A steady job, and not the medical insurance that comes with it, encourages people to manage their diabetes, a new study says.
In 2010, about 26 million Americans had diabetes, a large number of who are still part of the workforce.
The latest study from University of Michigan found that employed people diagnosed with diabetes are better at diabetes management than people who are unemployed.
"Improved use of medications is more than just a facet of having medical insurance. It is linked to bigger issues such as being employed, periods of joblessness or a personal financial strain," lead author Rajesh Balkrishnan, of the University of Michigan's College of Pharmacy and School of Public Health, said.
According to Balkrishnan, access to medical care and a healthy, active lifestyle can help people manage diabetes.
For the study, researchers gathered data from the 2001-2007 Medical Expenditure Panel Survey (MEPS) of about 2,256 people aged around 50 years.In the study, adherence to diabetes management was higher in people who were employed than those who were unemployed. About 34 percent of the study group was unemployed.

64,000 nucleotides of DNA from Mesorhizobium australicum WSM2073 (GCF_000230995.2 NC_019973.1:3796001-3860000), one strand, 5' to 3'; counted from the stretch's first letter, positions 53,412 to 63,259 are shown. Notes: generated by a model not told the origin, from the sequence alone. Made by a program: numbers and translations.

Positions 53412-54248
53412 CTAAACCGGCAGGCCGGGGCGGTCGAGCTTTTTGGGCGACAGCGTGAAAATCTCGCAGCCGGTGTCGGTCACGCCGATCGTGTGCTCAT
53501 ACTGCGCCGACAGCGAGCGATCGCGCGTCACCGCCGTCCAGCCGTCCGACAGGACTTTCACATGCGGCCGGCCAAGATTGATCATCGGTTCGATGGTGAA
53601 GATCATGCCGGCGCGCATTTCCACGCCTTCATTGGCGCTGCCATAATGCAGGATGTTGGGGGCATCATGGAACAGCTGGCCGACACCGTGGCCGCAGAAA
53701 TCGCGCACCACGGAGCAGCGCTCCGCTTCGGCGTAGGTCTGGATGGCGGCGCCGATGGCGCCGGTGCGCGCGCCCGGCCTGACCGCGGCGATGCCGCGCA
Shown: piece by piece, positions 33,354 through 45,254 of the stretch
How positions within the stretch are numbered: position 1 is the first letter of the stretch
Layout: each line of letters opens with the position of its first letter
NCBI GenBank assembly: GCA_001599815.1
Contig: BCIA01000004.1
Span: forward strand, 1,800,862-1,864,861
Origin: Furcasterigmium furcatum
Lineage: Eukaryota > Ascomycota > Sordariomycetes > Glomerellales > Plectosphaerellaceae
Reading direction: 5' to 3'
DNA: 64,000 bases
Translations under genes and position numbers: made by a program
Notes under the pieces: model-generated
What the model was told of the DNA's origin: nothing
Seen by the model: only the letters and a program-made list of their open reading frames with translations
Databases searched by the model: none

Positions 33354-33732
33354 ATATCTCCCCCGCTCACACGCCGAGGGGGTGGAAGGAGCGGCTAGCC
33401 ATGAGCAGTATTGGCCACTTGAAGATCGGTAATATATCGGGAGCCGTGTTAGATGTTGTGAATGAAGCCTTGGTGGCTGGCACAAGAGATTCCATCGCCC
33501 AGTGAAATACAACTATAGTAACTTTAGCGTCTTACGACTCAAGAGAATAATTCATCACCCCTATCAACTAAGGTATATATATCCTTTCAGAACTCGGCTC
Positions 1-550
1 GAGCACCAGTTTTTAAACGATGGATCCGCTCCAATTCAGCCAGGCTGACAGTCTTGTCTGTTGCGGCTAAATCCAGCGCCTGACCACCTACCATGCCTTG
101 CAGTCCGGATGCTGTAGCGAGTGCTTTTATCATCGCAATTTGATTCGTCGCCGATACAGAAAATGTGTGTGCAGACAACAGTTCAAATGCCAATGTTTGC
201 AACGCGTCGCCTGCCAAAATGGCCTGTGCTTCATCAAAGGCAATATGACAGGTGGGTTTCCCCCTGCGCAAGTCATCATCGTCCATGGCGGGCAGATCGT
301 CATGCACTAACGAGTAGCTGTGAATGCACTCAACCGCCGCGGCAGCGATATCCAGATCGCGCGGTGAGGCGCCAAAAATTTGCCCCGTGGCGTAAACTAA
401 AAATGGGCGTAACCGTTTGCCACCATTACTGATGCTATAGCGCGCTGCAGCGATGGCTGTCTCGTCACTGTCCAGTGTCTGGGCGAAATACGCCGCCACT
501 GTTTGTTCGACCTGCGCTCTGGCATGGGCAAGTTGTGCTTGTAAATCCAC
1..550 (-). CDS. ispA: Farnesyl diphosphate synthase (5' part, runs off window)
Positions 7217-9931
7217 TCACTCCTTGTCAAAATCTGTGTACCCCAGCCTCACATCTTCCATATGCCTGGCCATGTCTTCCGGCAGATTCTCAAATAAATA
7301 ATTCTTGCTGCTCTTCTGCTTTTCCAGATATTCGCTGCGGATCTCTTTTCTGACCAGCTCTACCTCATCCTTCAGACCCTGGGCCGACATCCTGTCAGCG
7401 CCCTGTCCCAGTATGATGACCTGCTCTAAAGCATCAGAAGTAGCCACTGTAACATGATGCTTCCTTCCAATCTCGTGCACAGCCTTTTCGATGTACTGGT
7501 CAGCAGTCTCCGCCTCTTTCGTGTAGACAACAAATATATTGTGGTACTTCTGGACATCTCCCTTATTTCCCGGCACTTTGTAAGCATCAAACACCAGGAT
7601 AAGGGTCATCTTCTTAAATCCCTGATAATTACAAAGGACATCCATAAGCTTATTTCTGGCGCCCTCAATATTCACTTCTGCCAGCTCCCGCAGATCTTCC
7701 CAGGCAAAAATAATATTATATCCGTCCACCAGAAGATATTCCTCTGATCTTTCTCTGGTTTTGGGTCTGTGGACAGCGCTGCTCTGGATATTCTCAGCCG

Reasons for lack of adherence were stress due to unemployment, lack of access to medical care and financial strain.
"Workforce participation for adults with diabetes and other chronic conditions command the attention of public policymakers, particularly when prioritizing resource allocation. As a starting position, health care providers and systems need standard processes to identify individuals facing financial pressure and their vulnerability to lower medication adherence," he said.